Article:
If the State Department goes through with this, it could only re-enforce employees perception that its new leadership does not walk the talk. You cannot say that the “Secretary values and wants employee feedback” and expect people to believe that if at the same time, you’re demolishing the system that affords employees the ability to provide feedback.

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6 responses

  1. 1. Disgusting? Wasn’t the Sounding Board only created during HRC’s tenure as a cathartic outlet? Diplopundit was actually skeptical back in 2012. 4,000 submissions and with implementation of only 130 mainly superficial ideas. Changes to toilets, walk signals, commuter showers. Great. But what about major issues like SCRA for FS folks, help enrolling your kids in local schools upon return to the US, dealing with Virginia’s draconian tax man? DS, you questioned in 2012 whether “the amount of the cost-savings more than or equal to the cost of manhours to run and manage the Sounding Board”. Did you ever get answers? So maybe that’s why it’s being shut down.

    2. AFSA is useless unless you have a niche issue you want them to deal with. They do absolutely nothing for the FS as a whole as evidenced by their most recent meeting with MED. The State VP queried all of us for input, but in the end all he talked about was medical clearances for FS kids with disabilities. Really?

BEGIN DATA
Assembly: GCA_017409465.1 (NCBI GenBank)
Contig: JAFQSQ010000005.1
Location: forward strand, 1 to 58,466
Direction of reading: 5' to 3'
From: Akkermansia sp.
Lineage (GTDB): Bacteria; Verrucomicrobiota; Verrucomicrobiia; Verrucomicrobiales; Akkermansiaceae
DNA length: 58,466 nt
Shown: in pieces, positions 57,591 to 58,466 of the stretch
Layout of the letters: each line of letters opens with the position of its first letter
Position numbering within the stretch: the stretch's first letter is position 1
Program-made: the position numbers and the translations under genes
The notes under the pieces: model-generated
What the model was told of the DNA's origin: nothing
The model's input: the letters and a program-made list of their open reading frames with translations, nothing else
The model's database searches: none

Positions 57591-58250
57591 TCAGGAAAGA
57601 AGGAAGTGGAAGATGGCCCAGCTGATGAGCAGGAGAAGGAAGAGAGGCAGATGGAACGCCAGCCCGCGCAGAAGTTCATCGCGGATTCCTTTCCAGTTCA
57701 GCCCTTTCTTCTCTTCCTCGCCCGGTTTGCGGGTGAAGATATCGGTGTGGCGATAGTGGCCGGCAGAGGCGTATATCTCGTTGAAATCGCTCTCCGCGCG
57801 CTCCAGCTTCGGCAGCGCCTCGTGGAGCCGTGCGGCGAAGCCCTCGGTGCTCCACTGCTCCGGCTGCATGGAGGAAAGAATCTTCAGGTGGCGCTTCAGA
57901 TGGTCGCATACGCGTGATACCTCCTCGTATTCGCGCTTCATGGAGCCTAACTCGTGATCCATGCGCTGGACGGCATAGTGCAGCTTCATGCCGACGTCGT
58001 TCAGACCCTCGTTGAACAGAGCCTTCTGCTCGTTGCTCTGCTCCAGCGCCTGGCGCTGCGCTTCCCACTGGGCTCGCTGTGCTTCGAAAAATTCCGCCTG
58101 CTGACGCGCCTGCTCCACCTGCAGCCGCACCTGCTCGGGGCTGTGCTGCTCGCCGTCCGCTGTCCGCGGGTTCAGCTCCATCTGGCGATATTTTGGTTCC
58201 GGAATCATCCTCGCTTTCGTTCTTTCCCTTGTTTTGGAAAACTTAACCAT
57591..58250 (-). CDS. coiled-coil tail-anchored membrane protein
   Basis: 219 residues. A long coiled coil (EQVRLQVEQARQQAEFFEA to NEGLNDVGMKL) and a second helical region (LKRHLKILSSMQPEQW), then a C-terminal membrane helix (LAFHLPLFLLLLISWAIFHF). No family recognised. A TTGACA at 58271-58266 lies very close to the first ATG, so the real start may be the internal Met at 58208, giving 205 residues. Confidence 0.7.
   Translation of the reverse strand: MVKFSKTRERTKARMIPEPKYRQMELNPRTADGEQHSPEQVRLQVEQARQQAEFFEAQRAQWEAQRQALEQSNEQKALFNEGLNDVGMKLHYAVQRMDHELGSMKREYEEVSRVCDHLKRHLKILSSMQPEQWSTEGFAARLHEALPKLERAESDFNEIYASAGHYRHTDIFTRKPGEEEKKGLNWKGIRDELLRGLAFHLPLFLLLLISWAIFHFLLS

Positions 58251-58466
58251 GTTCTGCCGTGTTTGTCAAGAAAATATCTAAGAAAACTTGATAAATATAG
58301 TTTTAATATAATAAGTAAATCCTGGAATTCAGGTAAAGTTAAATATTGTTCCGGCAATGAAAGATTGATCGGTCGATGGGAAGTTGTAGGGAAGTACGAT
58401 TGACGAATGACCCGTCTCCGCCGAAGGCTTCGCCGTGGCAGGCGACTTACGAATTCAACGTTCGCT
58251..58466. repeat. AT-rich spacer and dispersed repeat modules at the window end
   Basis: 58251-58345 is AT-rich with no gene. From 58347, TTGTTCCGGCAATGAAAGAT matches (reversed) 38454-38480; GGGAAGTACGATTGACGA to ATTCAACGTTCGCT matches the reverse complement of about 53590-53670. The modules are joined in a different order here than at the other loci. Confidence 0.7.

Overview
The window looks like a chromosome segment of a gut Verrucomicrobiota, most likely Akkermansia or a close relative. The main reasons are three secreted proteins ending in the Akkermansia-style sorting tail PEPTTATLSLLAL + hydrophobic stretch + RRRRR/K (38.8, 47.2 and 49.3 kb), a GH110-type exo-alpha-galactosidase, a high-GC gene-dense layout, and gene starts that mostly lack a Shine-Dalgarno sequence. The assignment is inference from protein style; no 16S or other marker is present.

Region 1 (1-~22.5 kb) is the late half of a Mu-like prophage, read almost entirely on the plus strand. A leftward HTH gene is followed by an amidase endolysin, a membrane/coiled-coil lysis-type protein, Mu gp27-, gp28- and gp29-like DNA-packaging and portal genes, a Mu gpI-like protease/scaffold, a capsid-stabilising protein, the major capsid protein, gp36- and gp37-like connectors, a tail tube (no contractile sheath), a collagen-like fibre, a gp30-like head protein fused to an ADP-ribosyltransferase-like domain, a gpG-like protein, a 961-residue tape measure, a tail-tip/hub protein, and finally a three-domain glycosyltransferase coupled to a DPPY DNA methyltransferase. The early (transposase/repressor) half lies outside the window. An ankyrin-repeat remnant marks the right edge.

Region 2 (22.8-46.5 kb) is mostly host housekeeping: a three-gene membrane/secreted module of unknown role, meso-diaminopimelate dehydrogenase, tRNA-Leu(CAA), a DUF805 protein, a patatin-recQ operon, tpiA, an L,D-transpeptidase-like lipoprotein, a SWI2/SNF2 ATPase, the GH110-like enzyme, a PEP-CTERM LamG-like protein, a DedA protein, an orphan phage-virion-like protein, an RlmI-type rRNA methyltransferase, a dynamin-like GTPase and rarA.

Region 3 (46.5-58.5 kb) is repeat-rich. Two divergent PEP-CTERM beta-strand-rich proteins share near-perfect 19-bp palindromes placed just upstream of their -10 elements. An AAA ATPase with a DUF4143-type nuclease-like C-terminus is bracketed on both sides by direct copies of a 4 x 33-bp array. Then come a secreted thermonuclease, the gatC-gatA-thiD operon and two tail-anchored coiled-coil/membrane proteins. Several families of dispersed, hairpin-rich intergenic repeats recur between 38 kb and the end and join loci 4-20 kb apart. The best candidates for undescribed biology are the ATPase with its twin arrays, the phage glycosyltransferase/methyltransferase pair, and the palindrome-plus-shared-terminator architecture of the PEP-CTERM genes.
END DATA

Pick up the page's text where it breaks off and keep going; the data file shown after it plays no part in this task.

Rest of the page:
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    • There seems to be a glitch in the comment system. The following was sent to us via email in response to your comment:

      START COMMENT:
      While the Sounding Board may have been created by HRC as a cathartic outlet (I joined DOS under Kerry), I would argue that that says more about how depressingly cynical she is than the merits of the SB itself. It’s true that most of what’s been implemented from the SB is relatively superficial (although it never hurts to go after low-hanging fruit and make even a few people’s lives a little easier), but that’s really a symptom of the fact that all recent administrations have been mostly dismissive of any democratic ideal of fighting for their employees wellbeing and ability to do their jobs, and prefer to focus on their pet issues (it just so happens that previous admins had priorities that were, at least, not actively harmful to the purpose and functions of DOS). To be clear, I’m talking below the level of big foreign policy (e.g. America First vs lead from behind), but in terms of things like SCRA for the FS, tax issues, schools, etc. All of those have been discussed extensively on the SB (along with things that I personally consider to be a waste of time, like getting a milkshake machine in the cafeteria).